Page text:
Mondegreen Theology

First of all, an apology for the extreme delay in having a blog up. July has went by in a heartbeat with so much happening, getting keys to our apartment and preaching in my home church. Less than nine weeks till the big day so, while I would love to sit and write every other day for whoever reads these, I promise nothing!

This is something I had been thinking about doing for a while, so, here it is…

Wives, submit yourselves to your own husbands

Do you ever listen to a song and completely mishear the lyrics? I’m sure you have, it happens to us all, certainly to me! It can lead to embarrassment, especially in the context of singing in a car/at a concert/in public, where your pitiful lack of knowledge on the lyrics of a song is laid bare for all to see and scoff at! The shame!

Here are a few examples of lyrics that are commonly misheard!

Let’s pee in the corner, let’s pee in the spotlight / That’s me in the corner, that’s me in the spotlight. REM – Losing My Religion.

What a nice surprise, when your rabbit dies / What a nice surprise, bring your alibis. The Eagles – Hotel California.

A year has passed since I broke my nose / A year has passed since I wrote my note. The Police – Message in a Bottle.

This is called a mondegreen and is not strictly limited to songs or music. In fact, it is the basis for a lot of comical sketches, particularly this one, one of my favourites.

I even read of a child who asked his parents after church one Sunday who Good Mrs. Murphy was. The parents looked confused and asked the child to explain. “Surely Good Mrs. Murphy shall follow me all the days of my life.” Psalm 23 was read out that Sunday. What was “goodness and mercy” had become “Good Mrs. Murphy”. That, my friends, is a mondegreen.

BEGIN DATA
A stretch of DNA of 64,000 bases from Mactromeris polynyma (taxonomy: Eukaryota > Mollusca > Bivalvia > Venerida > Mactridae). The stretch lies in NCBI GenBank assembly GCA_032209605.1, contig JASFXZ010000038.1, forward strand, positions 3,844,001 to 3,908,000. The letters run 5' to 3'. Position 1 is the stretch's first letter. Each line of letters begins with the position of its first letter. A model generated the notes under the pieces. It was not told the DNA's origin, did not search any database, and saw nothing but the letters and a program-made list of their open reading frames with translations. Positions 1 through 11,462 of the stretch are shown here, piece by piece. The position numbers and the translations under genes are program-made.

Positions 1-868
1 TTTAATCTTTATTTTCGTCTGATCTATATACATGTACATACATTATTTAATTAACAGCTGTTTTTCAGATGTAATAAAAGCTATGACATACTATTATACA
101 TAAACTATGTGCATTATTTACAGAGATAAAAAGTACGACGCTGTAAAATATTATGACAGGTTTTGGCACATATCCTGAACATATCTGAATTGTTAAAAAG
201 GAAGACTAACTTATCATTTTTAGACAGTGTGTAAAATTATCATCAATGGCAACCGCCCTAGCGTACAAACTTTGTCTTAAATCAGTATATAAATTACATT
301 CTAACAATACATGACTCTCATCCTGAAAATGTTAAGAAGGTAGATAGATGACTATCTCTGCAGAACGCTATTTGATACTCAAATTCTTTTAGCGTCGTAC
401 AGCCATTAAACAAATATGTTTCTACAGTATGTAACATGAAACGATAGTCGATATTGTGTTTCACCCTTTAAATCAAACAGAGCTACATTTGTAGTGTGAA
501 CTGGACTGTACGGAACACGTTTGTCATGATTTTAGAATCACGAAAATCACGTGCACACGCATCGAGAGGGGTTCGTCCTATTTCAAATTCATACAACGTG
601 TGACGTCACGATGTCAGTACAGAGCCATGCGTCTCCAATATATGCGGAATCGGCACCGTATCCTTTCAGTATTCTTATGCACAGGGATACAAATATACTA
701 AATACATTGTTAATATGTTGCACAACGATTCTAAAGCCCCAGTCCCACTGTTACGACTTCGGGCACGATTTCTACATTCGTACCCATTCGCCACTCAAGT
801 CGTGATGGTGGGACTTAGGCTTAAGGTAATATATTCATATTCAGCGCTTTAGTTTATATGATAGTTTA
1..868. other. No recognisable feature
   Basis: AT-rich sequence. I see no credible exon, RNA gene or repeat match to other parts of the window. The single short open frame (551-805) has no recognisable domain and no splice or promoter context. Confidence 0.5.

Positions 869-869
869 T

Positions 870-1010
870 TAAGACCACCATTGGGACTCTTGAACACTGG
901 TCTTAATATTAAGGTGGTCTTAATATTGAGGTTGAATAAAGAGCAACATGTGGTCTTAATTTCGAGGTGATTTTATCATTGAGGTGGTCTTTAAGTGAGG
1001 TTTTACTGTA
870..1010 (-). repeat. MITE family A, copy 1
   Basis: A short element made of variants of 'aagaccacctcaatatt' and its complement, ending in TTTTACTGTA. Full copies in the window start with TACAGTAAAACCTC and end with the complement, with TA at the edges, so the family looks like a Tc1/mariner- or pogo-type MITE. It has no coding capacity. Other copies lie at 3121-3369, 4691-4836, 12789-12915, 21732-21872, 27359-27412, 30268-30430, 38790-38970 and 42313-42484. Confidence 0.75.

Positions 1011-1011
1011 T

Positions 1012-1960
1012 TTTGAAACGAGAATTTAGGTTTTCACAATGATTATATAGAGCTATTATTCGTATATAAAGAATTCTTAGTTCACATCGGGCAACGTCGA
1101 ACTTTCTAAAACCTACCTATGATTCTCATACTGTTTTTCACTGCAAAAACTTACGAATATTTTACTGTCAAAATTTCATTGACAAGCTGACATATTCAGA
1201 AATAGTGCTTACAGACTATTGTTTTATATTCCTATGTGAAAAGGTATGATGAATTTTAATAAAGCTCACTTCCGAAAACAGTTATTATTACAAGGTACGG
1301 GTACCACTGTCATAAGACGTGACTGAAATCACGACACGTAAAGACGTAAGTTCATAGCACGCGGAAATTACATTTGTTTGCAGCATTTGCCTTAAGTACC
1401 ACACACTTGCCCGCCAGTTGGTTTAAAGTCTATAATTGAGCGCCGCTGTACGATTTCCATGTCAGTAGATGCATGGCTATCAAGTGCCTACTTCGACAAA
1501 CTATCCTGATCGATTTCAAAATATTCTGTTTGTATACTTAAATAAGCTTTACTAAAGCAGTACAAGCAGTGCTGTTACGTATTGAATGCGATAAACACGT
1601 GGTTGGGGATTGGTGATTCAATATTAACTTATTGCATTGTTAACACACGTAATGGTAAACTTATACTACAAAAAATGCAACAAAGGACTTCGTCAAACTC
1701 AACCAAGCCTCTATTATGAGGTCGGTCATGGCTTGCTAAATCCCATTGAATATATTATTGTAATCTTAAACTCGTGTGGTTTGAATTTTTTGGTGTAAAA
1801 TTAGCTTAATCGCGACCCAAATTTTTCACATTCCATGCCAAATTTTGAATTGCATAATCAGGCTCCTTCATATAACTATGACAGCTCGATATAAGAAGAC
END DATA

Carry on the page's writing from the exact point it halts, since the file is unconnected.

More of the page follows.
Named after a line in the poem “The Bonny Earl of Murray”, in which the line laid him on the green can be misheard for Lady Mondegreen, a mondegreen is described as “a word or phrase that is misinterpreted as another word or phrase, usually with an amusing result.” Certainly it can be amusing (as anyone who has seen the Friends episode with “hold me closer, tiny dancer/hold me closer, Tony Danza will admit) but it got me thinking – do we have “mondegreens” in our theology? When we read our Bible, how often do we misinterpret words or phrases as something completely different as to what was intended?

Mary’s little lamb. It’s fleas are white as snow.

It has surely happened before, so we must take care and not merely dismiss this as something that will never affect us ourselves. I know there have been times where I have read the Bible, and a certain passage has jumped out at me, but from speaking to others (and praying to God), I’ve realized I had the wrong end of the stick!

We can but look through the pages of history and see that this can lead to situations a lot more serious than a simple “I though he said ‘Excuse me while I kiss this guy.’” Wars have been waged, blood has been shed, families have been broken and lives have even been lost because people want to vociferously defend their beliefs. Which is all well and good, but our imperfect view of the Bible can lead to imperfect beliefs.


We can, consciously or subconsciously, read what we want from the Bible and not what is actually intended.


 

While I was preparing for preaching in Belfast City Mission on Thursday past (looking at 3 John), I read verse 2 – “Dear friend, I pray that you may enjoy good health and that all may go well with you, even as your soul is getting along well.” (3 John 2, NIV)

Many people in the “Prosperity Gospel” movement say that this passage teaches that it is God’s will for us to always be healthy and wealthy.

Why wait until Heaven to get your mansion?

But the fact is we can’t take a passage and turn it into something it isn’t. It can’t mean what it could never have meant for it’s original readers.

The best way to guard against misinterpreting a work is to speak with the author and get understanding and clarity. The same goes with our Bible. We need to make sure we are speaking to God and with God, and to make sure He is speaking with us so that we know what He is trying to say to us through His Word, and that we are not just merely hearing what we want to from it.

Remember that nothing is more powerful than the Word of God accurately applied to a situation!

“For the word of God is living and active and sharper than any two-edged sword, and piercing as far as the division of soul and spirit, of both joints and marrow, and able to judge the thoughts and intentions of the heart.”

Hebrews 4:12 (NASU)

Just a thought, but I would definitely recommend How to Read The Bible For All It’s Worth by Gordon Fee and Douglas Stuart, for they are far better qualified and learned to instruct on reading the Scriptures than I am!

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